In Virginia, slaves are assigned the status of real estate by the Virginia Black Code of 1705. In New York, a law against runaway slaves assigns the death penalty for those caught over 40 miles north of Albany. Massachusetts declares marriage between African Americans and whites to be illegal.
  • tea is introduced

    Tea is introduced for the first time into the American Colonies. In August, King George I ascends to the English throne, succeeding Queen Anne.
  • slaves brought to the loiusiana territory

    The first group of black slaves is brought to the Louisiana territory.
  • blackbeard (Edward teach) is killed

    Blackbeard, the pirate, is killed, putting an end to pirate raids along the southern colonial coast.
  • king gearge ascends the throne

    King George II ascends the English throne.
  • the pennsylvania gazette is published

    Benjamin Franklin begins publishing The Pennsylvania Gazette, which eventually becomes the most popular colonial newspaper.
  • the first bank in pennsylvania is founded

    The first American public library is founded in Philadelphia by Benjamin Franklin.
  • the poor richards almanac is published

    Benjamin Franklin publishes Poor Richard's Almanac, containing weather predictions, humor, proverbs and epigrams, selling nearly 10,000 copies per year.
  • newspaper publisher is arrested

    In November, New York newspaper publisher John Peter Zenger is arrested and accused of seditious libel by the Governor. In December, the Great Awakening religious revival movement begins in Massachusetts. The movement will last ten years and spread to all of the American colonies.
  • revolt plans are re vealed

    Fifty black slaves are hanged in Charleston, South Carolina, after plans for another revolt are revealed. Also in 1740, in Europe, the War of the Austrian Succession begins after the death of Emperor Charles VI and eventually results in France and Spain allied against England. The conflict is known in the American colonies as King George's War and lasts until 1748.
  • the seven years war

    Seven Years' War or The French and Indian War takes place between the French and Algonquin Indians and the Iroquois, allied by the English.
  • victory over the french

    In May, George Washington leads a small group of American colonists to victory over the French, then builds Fort Necessity in the Ohio territory. In July, after being attacked by numerically superior French forces, Washington surrenders the fort and retreats.
  • general edward braddock

    In February, English General Edward Braddock arrives in Virginia with two regiments of English troops. Gen. Braddock assumes the post of commander in chief of all English forces in America. In April, Gen. Braddock and Lt. Col. George Washington set out with nearly 2000 men to battle the French in the Ohio territory. In July, a force of about 900 French and Indians defeat those English forces. Braddock is mortally wounded. Massachusetts Governor William Shirley then becomes the new commander in
  • england declares war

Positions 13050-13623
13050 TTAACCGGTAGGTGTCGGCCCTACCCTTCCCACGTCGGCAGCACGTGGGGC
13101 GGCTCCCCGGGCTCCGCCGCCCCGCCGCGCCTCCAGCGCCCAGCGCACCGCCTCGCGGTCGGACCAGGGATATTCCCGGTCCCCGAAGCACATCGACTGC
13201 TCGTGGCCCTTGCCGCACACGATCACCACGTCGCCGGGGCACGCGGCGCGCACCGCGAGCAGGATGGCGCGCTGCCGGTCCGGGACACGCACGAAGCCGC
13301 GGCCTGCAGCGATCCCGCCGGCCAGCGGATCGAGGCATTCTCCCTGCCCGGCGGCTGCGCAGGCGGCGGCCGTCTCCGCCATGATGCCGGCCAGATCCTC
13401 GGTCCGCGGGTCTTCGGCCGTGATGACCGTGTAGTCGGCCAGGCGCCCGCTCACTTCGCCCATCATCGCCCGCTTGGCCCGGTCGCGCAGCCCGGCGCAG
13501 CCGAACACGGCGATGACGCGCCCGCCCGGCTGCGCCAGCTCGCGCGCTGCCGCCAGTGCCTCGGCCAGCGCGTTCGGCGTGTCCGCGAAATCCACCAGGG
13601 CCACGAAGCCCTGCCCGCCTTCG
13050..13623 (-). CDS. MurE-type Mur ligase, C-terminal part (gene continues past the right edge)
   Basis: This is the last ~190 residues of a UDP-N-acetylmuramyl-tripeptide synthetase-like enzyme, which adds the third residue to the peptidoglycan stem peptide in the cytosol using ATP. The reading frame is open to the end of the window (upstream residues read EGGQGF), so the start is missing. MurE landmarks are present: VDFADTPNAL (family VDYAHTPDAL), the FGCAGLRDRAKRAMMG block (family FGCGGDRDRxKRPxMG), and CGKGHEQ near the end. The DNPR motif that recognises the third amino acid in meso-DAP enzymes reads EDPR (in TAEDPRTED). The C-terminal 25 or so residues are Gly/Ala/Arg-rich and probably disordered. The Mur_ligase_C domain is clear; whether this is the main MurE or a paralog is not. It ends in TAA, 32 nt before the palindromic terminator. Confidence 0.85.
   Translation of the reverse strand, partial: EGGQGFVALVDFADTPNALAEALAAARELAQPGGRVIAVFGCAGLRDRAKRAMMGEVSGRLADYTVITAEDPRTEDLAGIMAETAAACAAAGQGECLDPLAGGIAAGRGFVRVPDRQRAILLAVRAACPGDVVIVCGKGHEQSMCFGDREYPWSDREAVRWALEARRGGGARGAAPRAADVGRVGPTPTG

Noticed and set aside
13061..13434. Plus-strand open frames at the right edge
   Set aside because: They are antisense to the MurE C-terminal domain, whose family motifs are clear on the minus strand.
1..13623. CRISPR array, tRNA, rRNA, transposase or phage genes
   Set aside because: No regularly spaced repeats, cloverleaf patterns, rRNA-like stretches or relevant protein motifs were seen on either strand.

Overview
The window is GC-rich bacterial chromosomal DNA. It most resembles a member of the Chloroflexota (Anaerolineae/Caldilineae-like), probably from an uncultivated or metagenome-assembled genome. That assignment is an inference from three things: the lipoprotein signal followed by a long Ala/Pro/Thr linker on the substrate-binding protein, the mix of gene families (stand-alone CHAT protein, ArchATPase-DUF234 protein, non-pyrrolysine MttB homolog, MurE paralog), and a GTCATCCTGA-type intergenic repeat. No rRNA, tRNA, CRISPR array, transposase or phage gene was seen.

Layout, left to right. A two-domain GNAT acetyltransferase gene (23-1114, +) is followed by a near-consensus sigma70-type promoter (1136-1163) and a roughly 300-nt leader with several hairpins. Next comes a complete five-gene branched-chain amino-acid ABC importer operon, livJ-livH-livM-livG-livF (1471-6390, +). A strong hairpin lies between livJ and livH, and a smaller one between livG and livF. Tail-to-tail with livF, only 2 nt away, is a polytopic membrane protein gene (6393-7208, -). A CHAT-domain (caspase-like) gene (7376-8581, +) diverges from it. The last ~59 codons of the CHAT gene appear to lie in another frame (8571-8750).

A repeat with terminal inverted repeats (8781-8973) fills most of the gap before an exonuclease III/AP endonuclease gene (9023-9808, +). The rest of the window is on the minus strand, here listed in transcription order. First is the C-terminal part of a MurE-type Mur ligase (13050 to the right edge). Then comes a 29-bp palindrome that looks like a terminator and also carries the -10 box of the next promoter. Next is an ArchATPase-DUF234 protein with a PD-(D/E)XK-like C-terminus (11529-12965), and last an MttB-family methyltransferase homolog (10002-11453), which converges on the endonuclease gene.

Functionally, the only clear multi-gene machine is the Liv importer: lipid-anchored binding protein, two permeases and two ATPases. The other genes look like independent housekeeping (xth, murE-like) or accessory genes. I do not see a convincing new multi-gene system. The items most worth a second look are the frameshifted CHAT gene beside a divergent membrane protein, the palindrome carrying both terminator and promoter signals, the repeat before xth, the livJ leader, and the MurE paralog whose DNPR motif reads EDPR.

England declares war on France, as the French and Indian War in the colonies now spreads to Europe.
  • william pitt

    In June, William Pitt becomes England's Secretary of State and escalates the French and Indian War in the colonies by establishing a policy of unlimited warfare. In July, Benjamin Franklin begins a five year stay in London.
  • defeat

    In July, a devastating defeat occurs for English forces at Lake George, New York, as nearly two thousand men are lost during a frontal attack against well entrenched French forces at Fort Ticonderoga. French losses are 377. In November, the French abandon Fort Duquesne in the Ohio territory. Settlers then rush into the territory to establish homes. Also in 1758, the first Indian reservation in America is founded, in New Jersey, on 3000 acres.
  • fort captured

    French Fort Niagara is captured by the English. Also in 1759, war erupts between Cherokee Indians and southern colonists.
  • population reaches1500000

    The population of colonists in America reaches 1,500,000. In March, much of Boston is destroyed by a raging fire. In September, Quebec surrenders to the English. In October, George III becomes the new English King.
  • the french and indian war

    The French and Indian War, known in Europe as the Seven Year's War, ends with the Treaty of Paris. Under the treaty, France gives England all French territory east of the Mississippi River, except New Orleans. The Spanish give up east and west Florida to the English in return for Cuba.
  • warfare against the british

    In May, the Ottawa Native Americans under Chief Pontiac begin all-out warfare against the British west of Niagara, destroying several British forts and conducting a siege against the British at Detroit. In August, Pontiac's forces are defeated by the British near Pittsburgh. The siege of Detroit ends in November, but hostilities between the British and Chief Pontiac continue for several years.
  • the proclomation of 1763

    colonists couldn't move west of the appalachian mountains